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Disasters happen. Fires, floods, burglaries can strike at any time. A key employee can fall down stairs at home and be laid up for weeks.
Running your own small business means that you are your own back-up. It will pay off to think about disasters ahead of time. Before the electric goes out for a week, how will your business survive? If your landlord serves you notice to vacate the building, where will you go? If Facebook changes the rules, how will you promote?
Anything can happen. Big companies have deep pockets and other resources to ride out disasters. But your small business depends on your ingenuity in facing the unthinkable.
Example: Jim runs a small computing services firm. The main component of his business is to continually monitor the operating systems of larger firms, assuring them of uninterrupted and problem-free service. He is set up to electronically repair computing problems remotely. He has three employees. One morning, the husband of a key employee called Jim with bad news. The wife had fallen and broken her back--she would not be coming to work for several weeks. Now, with only two employees, Jim was left with a major problem on his hands. He had to scramble to cover the work she would no longer be doing. Her technical knowledge meant that Jim had to substitute himself during her absence. It was a valuable lesson--when she came back to work, Jim set about cross-training his small staff so that each of them could jump in on a moment's notice.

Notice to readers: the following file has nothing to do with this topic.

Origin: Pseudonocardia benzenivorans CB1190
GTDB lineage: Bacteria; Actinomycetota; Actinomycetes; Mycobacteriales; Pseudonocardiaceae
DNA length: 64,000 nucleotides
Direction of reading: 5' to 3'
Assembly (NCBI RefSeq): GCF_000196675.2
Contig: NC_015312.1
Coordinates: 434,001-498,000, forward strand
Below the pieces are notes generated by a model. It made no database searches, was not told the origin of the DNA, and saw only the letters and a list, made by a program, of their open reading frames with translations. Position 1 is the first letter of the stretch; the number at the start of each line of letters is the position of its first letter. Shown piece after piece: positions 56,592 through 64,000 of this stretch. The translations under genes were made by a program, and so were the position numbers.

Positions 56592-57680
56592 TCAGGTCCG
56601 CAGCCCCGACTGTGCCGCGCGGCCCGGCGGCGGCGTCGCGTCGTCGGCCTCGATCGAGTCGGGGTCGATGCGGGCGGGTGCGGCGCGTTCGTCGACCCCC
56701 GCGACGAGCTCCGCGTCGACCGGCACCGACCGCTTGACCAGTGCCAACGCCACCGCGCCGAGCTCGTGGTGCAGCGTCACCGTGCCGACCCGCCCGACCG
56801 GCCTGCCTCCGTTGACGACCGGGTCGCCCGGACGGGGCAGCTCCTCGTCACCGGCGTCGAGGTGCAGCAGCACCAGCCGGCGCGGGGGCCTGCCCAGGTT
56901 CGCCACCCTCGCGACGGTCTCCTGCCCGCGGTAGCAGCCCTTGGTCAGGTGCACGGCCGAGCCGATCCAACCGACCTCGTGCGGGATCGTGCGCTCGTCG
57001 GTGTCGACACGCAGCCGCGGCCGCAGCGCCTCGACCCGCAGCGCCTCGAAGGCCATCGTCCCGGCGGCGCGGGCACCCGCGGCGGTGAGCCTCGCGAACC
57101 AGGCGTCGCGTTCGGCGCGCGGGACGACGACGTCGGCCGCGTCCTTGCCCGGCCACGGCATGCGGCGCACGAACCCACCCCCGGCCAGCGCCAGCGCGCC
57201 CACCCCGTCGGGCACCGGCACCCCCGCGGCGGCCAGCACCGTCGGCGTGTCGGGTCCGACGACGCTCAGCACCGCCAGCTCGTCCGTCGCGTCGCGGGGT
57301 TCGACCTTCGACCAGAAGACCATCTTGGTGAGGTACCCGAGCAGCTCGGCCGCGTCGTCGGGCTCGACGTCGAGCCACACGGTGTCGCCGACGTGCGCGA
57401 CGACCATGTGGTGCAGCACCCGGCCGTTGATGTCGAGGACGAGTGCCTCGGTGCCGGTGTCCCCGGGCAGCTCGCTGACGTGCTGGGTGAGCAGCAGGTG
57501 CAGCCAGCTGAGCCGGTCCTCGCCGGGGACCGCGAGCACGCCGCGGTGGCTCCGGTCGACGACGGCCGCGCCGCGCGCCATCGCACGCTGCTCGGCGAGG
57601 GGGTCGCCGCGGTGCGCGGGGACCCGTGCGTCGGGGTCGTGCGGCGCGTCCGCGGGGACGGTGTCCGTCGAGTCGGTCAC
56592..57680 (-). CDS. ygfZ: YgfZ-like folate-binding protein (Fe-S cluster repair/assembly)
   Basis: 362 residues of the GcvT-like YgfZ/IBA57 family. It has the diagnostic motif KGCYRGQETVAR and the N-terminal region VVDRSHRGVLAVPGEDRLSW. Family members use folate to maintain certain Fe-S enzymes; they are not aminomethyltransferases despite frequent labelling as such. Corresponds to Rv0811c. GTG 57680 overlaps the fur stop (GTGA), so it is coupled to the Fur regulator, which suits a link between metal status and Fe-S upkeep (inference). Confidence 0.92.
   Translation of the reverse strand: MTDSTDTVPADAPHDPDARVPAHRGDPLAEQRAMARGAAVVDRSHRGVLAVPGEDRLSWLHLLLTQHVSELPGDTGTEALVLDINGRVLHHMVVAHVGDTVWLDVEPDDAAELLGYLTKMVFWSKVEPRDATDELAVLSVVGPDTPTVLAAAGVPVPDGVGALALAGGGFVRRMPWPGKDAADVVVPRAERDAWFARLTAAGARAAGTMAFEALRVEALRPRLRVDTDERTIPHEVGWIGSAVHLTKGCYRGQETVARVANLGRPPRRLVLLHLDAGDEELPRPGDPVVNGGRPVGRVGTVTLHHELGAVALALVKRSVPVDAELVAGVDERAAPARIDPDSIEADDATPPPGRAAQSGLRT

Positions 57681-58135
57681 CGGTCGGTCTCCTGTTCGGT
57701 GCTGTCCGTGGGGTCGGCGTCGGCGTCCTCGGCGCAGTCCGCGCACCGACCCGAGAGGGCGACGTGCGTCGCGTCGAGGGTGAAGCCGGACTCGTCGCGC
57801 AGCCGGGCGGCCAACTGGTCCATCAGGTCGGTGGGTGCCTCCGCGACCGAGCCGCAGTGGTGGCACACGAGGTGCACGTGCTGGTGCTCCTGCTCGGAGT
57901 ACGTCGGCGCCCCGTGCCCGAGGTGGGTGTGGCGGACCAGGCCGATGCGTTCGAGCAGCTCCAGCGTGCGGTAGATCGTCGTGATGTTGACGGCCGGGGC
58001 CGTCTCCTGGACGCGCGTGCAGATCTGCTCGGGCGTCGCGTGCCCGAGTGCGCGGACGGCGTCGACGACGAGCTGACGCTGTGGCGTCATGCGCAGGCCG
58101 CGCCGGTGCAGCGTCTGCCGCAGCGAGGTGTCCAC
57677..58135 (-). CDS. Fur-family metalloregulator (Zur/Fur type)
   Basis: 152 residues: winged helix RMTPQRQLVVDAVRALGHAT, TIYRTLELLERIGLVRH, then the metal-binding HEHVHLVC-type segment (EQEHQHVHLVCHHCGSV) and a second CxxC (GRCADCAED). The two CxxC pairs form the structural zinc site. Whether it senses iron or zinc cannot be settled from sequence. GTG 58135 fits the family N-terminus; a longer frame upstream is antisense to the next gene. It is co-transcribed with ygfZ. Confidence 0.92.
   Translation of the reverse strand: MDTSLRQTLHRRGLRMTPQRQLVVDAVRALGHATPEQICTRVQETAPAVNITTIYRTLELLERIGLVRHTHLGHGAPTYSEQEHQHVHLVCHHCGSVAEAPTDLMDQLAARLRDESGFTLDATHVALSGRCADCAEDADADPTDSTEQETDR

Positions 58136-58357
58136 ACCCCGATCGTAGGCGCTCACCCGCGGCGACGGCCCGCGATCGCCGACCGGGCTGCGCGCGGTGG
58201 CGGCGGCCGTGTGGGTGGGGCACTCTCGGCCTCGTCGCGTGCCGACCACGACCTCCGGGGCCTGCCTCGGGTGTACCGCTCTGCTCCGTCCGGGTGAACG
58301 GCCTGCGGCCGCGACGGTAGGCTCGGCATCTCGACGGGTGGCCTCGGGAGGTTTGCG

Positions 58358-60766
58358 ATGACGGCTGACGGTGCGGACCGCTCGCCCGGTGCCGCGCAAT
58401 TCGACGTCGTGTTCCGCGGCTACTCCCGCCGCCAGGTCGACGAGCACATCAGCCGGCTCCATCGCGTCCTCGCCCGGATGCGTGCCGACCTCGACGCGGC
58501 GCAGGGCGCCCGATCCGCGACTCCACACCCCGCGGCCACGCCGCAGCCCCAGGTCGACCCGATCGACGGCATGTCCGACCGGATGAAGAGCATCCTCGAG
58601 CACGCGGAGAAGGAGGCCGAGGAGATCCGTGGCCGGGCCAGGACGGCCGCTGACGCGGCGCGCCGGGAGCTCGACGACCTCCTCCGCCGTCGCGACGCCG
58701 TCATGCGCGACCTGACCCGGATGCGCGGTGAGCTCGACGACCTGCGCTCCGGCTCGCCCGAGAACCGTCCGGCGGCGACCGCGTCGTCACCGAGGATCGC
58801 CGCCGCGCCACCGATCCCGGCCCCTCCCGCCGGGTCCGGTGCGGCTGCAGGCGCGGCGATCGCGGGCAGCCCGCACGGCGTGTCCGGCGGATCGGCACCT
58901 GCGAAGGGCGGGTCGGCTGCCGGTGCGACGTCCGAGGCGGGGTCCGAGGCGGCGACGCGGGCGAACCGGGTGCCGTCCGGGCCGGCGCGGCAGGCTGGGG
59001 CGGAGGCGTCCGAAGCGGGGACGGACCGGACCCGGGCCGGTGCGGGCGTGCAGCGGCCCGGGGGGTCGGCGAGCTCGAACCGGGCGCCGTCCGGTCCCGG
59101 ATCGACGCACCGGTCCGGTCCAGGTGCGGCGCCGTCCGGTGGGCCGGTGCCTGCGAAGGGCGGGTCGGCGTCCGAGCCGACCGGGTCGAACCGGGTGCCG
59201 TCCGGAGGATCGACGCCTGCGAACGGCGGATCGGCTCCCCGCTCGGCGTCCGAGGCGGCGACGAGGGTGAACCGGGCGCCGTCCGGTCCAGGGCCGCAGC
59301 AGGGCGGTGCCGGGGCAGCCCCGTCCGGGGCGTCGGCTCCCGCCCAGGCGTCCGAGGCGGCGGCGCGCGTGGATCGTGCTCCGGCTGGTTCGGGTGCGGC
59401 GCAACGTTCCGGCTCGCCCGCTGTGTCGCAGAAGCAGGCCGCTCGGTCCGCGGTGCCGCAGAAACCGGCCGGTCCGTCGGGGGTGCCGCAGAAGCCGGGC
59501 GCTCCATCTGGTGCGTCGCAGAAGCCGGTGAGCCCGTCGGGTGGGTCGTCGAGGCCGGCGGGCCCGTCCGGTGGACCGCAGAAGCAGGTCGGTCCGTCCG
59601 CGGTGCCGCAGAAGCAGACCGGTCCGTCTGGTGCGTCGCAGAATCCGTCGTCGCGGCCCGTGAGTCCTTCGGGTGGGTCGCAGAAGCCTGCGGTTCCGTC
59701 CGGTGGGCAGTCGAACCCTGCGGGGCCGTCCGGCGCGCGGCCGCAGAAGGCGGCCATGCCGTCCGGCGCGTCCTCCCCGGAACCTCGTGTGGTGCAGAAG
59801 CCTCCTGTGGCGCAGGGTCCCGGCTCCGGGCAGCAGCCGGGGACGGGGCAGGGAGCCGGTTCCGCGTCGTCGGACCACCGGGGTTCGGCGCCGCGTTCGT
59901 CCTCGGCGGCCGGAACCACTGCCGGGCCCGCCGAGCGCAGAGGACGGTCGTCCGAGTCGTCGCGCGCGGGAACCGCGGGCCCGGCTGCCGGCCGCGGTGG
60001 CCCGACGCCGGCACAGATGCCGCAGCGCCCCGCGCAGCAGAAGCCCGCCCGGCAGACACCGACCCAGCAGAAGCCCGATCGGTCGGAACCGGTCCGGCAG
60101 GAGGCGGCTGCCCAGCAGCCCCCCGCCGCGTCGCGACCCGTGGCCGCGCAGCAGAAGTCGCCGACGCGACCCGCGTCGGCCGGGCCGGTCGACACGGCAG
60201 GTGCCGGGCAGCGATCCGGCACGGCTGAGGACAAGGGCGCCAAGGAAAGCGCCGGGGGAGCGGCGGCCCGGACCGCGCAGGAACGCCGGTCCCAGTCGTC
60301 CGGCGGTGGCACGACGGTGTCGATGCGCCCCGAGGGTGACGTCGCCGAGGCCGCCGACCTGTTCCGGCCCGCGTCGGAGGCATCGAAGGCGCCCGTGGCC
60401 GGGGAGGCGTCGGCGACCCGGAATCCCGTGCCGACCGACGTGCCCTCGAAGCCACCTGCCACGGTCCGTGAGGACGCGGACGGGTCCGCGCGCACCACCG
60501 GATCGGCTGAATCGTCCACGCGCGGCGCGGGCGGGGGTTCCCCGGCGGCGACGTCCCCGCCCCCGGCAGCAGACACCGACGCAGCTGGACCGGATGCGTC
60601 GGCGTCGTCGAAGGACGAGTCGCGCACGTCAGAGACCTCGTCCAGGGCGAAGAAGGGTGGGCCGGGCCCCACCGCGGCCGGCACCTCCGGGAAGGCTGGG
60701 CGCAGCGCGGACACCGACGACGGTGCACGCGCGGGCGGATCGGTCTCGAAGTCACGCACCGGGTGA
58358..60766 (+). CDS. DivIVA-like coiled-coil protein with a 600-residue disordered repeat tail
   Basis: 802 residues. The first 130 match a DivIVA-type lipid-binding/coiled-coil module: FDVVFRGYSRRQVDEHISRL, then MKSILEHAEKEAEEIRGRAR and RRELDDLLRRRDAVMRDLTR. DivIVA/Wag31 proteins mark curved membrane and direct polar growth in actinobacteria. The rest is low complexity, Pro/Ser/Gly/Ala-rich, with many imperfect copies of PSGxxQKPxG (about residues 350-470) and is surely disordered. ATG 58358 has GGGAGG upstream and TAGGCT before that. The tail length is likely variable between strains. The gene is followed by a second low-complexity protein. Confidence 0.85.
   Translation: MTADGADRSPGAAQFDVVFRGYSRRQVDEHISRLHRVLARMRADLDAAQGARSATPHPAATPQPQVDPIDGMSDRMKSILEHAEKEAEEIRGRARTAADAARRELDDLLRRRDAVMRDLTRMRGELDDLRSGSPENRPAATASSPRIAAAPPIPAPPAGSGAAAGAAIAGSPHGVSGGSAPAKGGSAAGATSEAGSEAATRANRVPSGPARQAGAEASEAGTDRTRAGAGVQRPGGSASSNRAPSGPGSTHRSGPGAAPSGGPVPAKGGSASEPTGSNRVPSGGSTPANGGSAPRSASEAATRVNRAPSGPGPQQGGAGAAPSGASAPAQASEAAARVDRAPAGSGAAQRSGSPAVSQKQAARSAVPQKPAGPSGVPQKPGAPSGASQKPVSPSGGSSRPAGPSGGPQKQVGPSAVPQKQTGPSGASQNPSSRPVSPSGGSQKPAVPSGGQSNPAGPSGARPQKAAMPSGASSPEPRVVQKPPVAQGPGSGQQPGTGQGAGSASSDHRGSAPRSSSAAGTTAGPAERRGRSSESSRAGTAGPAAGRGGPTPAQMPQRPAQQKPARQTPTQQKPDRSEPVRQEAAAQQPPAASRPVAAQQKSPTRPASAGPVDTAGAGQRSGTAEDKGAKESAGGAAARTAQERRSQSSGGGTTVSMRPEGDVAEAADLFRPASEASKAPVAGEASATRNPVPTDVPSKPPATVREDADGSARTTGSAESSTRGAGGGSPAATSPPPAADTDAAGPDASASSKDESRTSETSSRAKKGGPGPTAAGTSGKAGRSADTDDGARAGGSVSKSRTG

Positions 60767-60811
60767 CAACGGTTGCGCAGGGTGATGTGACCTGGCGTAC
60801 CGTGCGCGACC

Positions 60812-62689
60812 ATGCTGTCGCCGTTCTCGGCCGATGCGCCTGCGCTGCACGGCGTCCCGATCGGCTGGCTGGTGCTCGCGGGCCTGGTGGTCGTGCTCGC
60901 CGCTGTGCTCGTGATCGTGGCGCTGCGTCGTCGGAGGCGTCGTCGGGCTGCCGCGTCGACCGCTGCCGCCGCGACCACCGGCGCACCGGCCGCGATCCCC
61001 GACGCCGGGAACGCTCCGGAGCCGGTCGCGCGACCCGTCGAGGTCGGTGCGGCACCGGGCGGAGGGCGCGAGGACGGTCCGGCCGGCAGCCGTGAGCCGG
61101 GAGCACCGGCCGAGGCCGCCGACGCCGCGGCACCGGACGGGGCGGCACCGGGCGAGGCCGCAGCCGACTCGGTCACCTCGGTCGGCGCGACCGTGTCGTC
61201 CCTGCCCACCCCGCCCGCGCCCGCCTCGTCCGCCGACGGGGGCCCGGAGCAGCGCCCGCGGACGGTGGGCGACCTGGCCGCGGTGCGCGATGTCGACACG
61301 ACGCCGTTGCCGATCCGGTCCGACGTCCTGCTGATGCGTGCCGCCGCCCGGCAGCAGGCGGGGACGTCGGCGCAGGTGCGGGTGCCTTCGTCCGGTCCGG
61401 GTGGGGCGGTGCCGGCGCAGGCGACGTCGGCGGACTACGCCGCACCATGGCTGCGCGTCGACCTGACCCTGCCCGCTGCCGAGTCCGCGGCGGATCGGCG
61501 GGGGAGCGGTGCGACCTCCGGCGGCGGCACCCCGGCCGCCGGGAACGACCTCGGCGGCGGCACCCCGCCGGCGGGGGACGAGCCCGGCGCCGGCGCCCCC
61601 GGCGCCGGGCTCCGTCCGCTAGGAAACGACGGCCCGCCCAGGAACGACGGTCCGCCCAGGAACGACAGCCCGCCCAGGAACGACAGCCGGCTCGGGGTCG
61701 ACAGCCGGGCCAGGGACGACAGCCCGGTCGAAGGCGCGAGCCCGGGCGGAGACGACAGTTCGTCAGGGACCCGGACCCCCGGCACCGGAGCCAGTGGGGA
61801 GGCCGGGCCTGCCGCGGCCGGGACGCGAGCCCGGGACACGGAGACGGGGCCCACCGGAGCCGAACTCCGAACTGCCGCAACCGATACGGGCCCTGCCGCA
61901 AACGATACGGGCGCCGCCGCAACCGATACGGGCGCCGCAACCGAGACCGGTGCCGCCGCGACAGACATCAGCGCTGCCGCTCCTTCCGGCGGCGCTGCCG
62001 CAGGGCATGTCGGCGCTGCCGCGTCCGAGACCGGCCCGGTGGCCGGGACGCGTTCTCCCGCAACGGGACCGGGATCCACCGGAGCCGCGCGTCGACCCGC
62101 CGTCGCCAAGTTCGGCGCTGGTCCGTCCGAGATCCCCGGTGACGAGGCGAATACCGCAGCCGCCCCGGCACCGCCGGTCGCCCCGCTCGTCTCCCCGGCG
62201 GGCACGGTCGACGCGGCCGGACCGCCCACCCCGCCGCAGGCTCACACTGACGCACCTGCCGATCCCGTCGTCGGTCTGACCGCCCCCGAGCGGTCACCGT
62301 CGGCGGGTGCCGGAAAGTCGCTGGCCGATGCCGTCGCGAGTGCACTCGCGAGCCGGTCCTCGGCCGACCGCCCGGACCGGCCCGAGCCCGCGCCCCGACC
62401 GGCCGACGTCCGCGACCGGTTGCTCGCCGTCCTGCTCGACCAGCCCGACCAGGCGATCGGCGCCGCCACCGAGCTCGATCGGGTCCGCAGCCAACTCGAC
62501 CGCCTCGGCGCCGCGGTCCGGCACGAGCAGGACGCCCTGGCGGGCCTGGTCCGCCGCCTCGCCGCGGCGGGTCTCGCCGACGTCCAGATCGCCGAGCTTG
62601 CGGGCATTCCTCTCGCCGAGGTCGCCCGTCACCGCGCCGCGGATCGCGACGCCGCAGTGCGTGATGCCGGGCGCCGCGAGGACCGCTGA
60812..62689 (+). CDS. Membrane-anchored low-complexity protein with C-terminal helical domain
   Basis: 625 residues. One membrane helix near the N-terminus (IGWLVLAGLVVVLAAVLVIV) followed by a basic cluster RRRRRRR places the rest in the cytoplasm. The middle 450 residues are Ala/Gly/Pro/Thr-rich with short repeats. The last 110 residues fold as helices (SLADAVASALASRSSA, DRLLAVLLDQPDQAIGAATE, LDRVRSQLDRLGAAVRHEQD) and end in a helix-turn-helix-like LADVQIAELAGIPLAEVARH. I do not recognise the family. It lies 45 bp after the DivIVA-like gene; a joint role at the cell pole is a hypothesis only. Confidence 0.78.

Example: Mary is an expert in massage. Over several years, Mary built up her client base and went looking for bigger space. She was careful not to consider ground-floor space because the river sometimes flooded the Main Street. She didn't want stairs involved because some of her clients could not manage stairs. She found suitable space accessible by a ramp in a building with offices that were several feet above ground level. Mary's careful planning paid off. When the river suddenly flooded, Mary's offices were high and dry.
Example: Ella runs a small graphic arts firm. The business was going well when suddenly the landlord informed her that she had 60 days to vacate the space. The lease gave the landlord that option. It also provided that the landlord would buy out the remaining months of the lease--a clause Ella had insisted on when she signed the original lease. Since there were two years remaining in the lease, Ella received a sizable cash payment from the landlord. She used the money to move, buy new equipment, and add an employee. The disruption in on-going work was significant, but Ella turned disaster into a positive growth option.
Thinking ahead and planning for the unthinkable can help you sleep better at night. Now, what will you do when the electric goes down for a week?
Fire and flood, even key employees, can be covered by insurance. But the best insurance will be in your planning ahead for any eventuality.